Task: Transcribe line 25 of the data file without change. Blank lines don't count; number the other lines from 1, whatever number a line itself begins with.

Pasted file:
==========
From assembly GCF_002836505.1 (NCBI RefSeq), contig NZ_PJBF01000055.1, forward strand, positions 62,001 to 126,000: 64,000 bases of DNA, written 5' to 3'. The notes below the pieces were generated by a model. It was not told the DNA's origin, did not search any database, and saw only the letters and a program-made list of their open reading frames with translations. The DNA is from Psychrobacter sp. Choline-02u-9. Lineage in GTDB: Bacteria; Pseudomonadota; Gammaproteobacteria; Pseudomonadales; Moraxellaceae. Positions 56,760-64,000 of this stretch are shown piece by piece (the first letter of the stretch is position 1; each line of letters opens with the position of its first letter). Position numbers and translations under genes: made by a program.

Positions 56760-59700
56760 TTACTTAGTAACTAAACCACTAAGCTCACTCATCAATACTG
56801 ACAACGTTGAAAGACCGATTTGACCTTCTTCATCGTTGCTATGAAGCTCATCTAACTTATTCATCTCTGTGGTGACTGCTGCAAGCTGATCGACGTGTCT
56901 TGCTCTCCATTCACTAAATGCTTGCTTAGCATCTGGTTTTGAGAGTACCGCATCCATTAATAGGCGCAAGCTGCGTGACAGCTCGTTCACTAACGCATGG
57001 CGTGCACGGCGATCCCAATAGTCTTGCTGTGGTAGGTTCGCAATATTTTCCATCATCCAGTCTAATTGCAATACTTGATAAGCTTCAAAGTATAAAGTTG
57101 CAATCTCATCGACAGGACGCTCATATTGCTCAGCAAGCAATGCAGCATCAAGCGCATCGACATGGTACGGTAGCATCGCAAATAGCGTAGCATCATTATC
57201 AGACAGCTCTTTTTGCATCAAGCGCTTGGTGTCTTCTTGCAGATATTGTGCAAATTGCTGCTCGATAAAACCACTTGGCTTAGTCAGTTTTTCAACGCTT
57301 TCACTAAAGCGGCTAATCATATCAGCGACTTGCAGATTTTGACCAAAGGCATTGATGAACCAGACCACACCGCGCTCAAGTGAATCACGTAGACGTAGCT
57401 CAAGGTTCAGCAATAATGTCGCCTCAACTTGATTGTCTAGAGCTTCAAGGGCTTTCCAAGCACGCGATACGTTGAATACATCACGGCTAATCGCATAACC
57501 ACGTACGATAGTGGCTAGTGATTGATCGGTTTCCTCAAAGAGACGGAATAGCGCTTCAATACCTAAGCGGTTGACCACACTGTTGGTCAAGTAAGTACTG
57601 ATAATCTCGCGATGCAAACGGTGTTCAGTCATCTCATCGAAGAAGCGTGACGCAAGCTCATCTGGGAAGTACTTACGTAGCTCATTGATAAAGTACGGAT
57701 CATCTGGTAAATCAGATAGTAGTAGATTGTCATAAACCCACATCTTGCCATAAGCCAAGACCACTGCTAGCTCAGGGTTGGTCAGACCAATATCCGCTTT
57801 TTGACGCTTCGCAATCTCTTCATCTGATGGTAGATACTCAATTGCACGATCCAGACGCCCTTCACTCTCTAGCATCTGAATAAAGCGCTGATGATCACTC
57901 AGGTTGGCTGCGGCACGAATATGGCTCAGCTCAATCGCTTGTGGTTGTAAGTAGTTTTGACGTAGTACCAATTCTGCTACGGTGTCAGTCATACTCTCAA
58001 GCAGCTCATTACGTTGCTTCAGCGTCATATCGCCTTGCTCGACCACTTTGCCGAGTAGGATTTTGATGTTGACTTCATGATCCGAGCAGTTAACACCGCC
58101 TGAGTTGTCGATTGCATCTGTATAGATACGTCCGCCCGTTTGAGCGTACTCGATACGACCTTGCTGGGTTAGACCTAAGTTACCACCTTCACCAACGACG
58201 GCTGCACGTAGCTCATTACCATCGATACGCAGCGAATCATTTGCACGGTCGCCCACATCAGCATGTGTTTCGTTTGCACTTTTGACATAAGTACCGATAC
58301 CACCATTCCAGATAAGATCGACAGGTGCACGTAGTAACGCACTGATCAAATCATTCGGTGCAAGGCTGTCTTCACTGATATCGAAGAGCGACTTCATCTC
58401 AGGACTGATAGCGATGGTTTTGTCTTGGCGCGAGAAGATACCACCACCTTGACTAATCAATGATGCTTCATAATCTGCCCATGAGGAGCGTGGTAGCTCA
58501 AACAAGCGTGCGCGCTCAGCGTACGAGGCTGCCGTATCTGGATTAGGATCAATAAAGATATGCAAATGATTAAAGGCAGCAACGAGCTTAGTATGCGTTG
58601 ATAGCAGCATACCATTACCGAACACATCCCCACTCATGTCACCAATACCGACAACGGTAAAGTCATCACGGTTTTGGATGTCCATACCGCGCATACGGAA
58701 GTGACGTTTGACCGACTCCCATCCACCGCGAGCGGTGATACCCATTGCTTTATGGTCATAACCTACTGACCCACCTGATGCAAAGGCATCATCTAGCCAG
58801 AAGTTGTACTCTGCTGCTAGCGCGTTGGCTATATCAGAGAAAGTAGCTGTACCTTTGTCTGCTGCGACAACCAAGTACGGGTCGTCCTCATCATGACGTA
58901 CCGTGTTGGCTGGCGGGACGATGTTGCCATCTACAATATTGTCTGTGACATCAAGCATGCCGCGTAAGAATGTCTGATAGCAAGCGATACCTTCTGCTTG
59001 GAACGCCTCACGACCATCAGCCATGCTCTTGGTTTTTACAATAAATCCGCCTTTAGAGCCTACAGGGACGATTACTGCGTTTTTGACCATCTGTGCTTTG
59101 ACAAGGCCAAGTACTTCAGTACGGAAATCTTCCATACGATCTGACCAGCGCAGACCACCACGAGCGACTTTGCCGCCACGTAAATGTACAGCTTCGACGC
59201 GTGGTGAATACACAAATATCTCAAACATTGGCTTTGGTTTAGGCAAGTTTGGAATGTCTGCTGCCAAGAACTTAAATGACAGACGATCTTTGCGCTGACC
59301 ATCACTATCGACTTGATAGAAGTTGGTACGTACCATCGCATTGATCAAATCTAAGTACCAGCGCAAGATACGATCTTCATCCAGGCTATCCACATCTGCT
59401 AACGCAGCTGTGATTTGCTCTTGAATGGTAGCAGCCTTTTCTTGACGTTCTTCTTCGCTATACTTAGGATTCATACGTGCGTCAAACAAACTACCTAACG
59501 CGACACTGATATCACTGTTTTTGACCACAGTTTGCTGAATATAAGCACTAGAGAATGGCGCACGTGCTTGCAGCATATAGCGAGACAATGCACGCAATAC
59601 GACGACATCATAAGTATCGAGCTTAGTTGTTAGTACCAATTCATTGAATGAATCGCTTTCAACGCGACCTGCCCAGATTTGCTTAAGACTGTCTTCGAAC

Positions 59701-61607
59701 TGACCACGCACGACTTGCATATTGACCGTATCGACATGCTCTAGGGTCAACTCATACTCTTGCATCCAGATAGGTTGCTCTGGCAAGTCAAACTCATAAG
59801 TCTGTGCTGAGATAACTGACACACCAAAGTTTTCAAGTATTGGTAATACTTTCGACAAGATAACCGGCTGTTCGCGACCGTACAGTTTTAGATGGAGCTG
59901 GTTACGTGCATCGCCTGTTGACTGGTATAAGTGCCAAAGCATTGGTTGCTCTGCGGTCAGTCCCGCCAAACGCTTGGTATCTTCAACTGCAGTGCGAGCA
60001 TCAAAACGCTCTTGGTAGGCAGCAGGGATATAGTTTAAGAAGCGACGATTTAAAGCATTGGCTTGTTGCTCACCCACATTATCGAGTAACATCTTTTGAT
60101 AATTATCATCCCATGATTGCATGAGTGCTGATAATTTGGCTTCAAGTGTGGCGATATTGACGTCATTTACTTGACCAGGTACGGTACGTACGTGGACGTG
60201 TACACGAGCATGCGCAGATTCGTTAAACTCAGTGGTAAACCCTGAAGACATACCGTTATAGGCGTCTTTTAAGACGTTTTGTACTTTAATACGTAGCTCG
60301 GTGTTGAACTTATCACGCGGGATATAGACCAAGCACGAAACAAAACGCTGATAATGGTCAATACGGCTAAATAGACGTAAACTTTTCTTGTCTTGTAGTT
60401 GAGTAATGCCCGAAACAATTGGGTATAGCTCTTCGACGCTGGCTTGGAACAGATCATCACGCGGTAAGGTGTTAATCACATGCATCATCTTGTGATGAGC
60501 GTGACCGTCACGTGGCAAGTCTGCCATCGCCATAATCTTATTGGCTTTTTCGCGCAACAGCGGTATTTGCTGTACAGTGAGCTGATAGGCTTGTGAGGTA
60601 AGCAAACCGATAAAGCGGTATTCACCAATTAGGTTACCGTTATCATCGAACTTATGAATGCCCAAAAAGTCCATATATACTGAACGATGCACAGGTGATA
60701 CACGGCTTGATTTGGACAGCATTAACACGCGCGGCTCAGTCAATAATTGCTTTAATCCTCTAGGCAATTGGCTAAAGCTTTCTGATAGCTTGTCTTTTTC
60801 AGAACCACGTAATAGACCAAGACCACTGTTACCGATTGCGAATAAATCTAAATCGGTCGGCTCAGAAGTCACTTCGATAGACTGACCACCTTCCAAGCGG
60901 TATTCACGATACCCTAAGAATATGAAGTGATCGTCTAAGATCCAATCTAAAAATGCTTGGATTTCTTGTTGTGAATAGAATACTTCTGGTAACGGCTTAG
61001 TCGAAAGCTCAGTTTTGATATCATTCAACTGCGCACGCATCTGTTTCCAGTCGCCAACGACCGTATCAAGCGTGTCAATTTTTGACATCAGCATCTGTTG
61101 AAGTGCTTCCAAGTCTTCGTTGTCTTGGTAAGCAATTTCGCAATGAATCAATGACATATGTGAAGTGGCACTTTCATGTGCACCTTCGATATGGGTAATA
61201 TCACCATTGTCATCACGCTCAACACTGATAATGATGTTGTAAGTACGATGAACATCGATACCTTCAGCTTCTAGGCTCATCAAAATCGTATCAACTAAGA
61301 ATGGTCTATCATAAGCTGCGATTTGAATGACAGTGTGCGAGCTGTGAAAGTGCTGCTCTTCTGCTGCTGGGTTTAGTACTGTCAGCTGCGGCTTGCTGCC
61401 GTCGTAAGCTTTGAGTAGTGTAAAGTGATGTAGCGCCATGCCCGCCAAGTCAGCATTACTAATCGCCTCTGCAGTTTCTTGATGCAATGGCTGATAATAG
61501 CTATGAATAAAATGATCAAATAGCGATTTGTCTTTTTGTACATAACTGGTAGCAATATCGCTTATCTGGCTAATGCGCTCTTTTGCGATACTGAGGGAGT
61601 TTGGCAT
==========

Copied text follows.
58901 CCGTGTTGGCTGGCGGGACGATGTTGCCATCTACAATATTGTCTGTGACATCAAGCATGCCGCGTAAGAATGTCTGATAGCAAGCGATACCTTCTGCTTG